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Old 07-14-2007, 08:55 PM   #11
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silly me and the millions and millions of others who have been doing it all wrong since the early 1900s.

You can ABSOLUTELY use the 2 that willwren says you should never use.
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Old 07-14-2007, 09:15 PM   #12
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Quote:
Originally Posted by markkleb
silly me and the millions and millions of others who have been doing it all wrong since the early 1900s.

You can ABSOLUTELY use the 2 that willwren says you should never use.
Sure, and for the L67 that has dropped a pulley size like the one in question, posted in the PERFORMANCE section, it makes all kinds of sense to do a generic redneck gap job, doesn't it?

As much as a .005" error can cause you problems down the road. Get it right the first time and forget it.

Millions and millions of people could care less about a .005" error. We do.
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Old 07-14-2007, 09:37 PM   #13
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lol, you are you actually trying to say using a feeler gauge will end up with as much as a .005 error?

.020 + .035 sounds like .055 to me

Redneck? thats not very nice just because someone disagrees with you. Whats next kicking me out?
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Old 07-14-2007, 09:46 PM   #14
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I said 'redneck gapper' in reference to that tool.

Find me a person serious about performance that actually uses feeler gauges instead of wire or pin gappers.

The shape of the electrode will cause a 'high spot' to offset a flat feeler gauge causing a bad gap.

A wire or pin gapper will 'find' that high spot. You'll be able to feel it.

Kicking you out? That depends on your answer to my PM after you showed some serious attitude and disrespect to my Co-Admin.

Back on topic. Accurate measurements of a flat surface are best done with a round measurement tool. The opposite is true as well. Accurately measuring a round surface is best done with two flats.

Compare the difference between a micrometer and a set of calipers and what they're used for and you'll actually understand it.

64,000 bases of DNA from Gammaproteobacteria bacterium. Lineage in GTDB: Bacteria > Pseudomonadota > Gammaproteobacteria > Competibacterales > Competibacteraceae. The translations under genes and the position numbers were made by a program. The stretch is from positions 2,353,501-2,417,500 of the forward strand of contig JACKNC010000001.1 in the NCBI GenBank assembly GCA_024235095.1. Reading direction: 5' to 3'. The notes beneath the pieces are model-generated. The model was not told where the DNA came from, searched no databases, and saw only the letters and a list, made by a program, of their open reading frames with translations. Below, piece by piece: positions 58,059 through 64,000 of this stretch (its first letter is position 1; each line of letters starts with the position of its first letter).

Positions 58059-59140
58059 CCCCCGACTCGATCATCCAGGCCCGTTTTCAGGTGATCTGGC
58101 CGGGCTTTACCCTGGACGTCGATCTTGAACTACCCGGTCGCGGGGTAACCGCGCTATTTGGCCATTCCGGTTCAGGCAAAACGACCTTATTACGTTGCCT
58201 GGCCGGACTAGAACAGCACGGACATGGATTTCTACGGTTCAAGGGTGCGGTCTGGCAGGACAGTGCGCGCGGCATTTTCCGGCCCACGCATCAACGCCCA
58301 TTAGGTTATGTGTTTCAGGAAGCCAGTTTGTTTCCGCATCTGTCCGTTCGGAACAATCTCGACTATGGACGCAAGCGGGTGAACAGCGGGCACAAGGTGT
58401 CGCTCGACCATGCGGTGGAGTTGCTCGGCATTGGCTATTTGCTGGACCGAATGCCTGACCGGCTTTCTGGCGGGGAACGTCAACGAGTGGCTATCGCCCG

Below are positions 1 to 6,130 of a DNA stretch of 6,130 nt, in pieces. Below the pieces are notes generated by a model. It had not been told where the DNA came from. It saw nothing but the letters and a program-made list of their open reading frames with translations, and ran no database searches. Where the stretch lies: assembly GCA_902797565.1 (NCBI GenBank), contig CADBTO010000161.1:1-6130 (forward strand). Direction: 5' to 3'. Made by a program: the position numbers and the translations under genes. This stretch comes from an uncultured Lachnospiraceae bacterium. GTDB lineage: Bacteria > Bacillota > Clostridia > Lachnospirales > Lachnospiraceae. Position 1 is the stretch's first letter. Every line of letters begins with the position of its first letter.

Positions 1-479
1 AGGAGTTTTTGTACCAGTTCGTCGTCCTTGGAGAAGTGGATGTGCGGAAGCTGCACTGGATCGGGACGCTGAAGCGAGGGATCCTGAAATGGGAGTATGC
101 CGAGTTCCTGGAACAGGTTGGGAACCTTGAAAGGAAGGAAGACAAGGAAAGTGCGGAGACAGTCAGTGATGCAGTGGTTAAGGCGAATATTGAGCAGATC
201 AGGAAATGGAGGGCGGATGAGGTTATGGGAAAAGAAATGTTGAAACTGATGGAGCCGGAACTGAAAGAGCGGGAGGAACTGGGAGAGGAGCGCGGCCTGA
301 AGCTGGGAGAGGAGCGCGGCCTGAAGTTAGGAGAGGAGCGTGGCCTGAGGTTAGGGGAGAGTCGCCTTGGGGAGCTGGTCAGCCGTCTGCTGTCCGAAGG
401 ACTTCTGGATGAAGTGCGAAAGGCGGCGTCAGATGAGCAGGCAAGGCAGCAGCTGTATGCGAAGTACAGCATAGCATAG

Never measure two flats with a flat measurment tool.
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Old 07-14-2007, 10:00 PM   #15
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Quote:
Originally Posted by willwren
Find me a person serious about performance that actually uses feeler gauges instead of wire or pin gappers.

Never measure two flats with a flat measurment tool.
1- Me and millions of others that dont blindly follow what you say

2- why is the surface of a micrometer flat?
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Old 07-14-2007, 10:03 PM   #16
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Quote:
Originally Posted by markkleb
Quote:
Originally Posted by willwren
Find me a person serious about performance that actually uses feeler gauges instead of wire or pin gappers.

Never measure two flats with a flat measurment tool.
1- Me and millions of others that dont blindly follow what you say

2- why is the surface of a micrometer flat?
1. Obviously not. At least not like normal people.

2. The surface of a micrometer is intentionally flate so that the round object you measure is only touching two specific points.
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Old 07-14-2007, 11:42 PM   #17
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Quote:
Originally Posted by willwren
[2. The surface of a micrometer is intentionally flate so that the round object you measure is only touching two specific points.
Are you saying a mic is used only to measure round objects?

actually that is not true (especially the "flate" part)
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Old 07-15-2007, 01:13 AM   #18
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thank you will and mark for the information. it was very helpful.

the debate was actually very informative, and i feel i learned more from it than i would have otherwise. for that i thank both of you.
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Old 07-15-2007, 01:31 AM   #19
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Willwren isn't just trying to show off his know-how either. He'* right. As I said, 5 thou can mean a 2000 volt difference in firing line (and related loss of spark line) on the scope at idle, and more than 3 times that when loaded up.
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Old 07-15-2007, 02:33 AM   #20
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Modder is a formerly (recently) banned member that showed much disrespect and attitude to my co-admin, caused multiple problem posts causing much frustration amongst our Gearheads, and re-joined the Forum for the sole purpose of showing how we're all wrong about gapping, Bosch Platinums, and everything else under the sun that he is the expert on because he read it.

I suggest using practical experience from our own knowledge base than some schmuck from Reno that walks in here and thinks 5 years, many gearheads, and 8000 member'* experiences are overwhelmed by his own superior intellect.
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